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Samsun


Prisons    EN

Author: ÜNLÜ MUCIZE

*Professor in 19 Mayis University, Samsun, Turkey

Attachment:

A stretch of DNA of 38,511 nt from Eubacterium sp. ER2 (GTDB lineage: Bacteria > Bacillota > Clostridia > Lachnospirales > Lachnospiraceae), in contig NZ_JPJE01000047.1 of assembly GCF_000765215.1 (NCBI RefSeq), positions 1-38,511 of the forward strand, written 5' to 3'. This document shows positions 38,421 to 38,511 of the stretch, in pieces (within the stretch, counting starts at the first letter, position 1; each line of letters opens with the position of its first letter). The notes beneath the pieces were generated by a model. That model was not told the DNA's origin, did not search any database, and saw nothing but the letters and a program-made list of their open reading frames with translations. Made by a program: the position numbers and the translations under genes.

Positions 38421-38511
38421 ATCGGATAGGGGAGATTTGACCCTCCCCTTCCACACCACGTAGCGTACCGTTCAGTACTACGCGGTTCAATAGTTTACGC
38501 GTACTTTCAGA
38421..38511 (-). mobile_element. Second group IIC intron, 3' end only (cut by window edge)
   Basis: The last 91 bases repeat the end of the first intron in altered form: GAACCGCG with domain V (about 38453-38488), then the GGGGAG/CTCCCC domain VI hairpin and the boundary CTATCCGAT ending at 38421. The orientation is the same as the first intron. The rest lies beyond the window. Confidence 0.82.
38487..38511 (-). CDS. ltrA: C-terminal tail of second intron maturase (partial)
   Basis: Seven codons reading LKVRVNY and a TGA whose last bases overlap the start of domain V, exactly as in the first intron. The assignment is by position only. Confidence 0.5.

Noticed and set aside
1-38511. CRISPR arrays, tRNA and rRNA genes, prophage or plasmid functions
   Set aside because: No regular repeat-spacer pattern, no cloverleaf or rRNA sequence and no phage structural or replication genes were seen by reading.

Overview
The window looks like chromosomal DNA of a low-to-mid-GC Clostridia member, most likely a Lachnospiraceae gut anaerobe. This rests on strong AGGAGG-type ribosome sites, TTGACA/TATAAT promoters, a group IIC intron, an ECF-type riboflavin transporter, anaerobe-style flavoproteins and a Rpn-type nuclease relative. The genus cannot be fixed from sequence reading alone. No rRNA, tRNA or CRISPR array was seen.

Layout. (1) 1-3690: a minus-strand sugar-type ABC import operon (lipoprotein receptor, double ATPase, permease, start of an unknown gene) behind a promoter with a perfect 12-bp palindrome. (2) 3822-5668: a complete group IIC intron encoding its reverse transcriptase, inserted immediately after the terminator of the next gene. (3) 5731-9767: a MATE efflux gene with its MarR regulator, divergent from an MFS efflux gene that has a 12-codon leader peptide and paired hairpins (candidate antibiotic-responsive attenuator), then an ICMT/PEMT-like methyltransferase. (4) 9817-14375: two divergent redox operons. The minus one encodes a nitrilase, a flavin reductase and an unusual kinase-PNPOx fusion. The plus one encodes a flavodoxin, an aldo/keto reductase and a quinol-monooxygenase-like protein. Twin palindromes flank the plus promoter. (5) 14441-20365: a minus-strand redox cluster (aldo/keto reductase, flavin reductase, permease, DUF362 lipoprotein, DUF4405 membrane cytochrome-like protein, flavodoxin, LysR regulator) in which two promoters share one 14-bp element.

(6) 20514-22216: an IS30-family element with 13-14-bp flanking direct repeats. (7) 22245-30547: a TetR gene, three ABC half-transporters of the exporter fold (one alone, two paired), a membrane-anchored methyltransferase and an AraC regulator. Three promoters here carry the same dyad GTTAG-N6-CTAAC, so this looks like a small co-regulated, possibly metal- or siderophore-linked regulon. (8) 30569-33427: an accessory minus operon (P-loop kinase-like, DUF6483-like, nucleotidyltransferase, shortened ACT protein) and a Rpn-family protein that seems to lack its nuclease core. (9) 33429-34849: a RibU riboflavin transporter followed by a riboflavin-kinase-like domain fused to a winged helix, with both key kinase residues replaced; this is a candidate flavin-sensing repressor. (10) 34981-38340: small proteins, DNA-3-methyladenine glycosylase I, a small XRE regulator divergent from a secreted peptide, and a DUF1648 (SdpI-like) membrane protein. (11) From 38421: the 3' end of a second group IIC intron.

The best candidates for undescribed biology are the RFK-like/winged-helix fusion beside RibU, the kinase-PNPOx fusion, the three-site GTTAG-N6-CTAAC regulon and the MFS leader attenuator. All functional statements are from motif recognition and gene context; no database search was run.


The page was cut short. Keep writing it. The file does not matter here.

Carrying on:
According to one archival source from the 1800s, the castle, situated amid the Samsun town centre, was being used as an open prison for the culprits of the state and operated as such until the big fire of 1869 that demolished the city [1].In 1866, a newspaper dated on the 6th of January issued some information on Samsun’s government house. According to this historical data, the government house had been constructed one hour away from the city centre on the shoreline to the way of Kılıch Dede mosque.Owing to the ruined condition of this mansion a new government office was scheduled to be built. At the same time demands were made that a prison had to be constructed near the quarantine building on the coast [2]. After the big fire of 1869 [3], during the reconstruction of the city, a new government house was built in the centre of the city [4]. This government house had two storeys, consisting of 28 rooms and the Canik Central Prison was next door on the sea fort [5]. This prison was built on a 2,850 ell wide land and had a 150 person capacity. Beside it, there was a separate facility for women with a capacity of 10 beds [6].